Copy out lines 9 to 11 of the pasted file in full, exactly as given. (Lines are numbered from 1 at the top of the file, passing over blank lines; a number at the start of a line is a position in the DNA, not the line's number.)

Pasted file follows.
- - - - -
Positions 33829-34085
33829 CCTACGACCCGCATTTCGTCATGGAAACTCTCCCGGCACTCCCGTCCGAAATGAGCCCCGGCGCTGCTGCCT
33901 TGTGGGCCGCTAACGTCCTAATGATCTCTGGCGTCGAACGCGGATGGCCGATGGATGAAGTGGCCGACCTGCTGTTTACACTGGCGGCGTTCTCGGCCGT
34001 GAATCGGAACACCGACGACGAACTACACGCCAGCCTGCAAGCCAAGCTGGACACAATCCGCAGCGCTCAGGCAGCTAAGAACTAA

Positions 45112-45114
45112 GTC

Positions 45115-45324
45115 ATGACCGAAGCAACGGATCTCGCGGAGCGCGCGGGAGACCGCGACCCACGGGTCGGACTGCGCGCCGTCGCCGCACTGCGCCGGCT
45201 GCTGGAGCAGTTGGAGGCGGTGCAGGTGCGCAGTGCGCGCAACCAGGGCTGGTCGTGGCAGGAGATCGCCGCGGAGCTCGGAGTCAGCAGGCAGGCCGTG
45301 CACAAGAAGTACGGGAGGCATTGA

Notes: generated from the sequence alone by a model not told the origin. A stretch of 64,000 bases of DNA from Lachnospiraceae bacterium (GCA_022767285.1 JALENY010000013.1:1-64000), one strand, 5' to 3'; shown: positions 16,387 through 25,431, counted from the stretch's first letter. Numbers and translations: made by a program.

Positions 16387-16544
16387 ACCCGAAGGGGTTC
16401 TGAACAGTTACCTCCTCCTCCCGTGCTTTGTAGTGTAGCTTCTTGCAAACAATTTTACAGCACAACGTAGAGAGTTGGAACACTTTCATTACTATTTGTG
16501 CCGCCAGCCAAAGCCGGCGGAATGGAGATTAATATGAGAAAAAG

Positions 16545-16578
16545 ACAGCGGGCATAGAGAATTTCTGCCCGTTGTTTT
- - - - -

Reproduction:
45201 GCTGGAGCAGTTGGAGGCGGTGCAGGTGCGCAGTGCGCGCAACCAGGGCTGGTCGTGGCAGGAGATCGCCGCGGAGCTCGGAGTCAGCAGGCAGGCCGTG
45301 CACAAGAAGTACGGGAGGCATTGA

Notes: generated from the sequence alone by a model not told the origin. A stretch of 64,000 bases of DNA from Lachnospiraceae bacterium (GCA_022767285.1 JALENY010000013.1:1-64000), one strand, 5' to 3'; shown: positions 16,387 through 25,431, counted from the stretch's first letter. Numbers and translations: made by a program.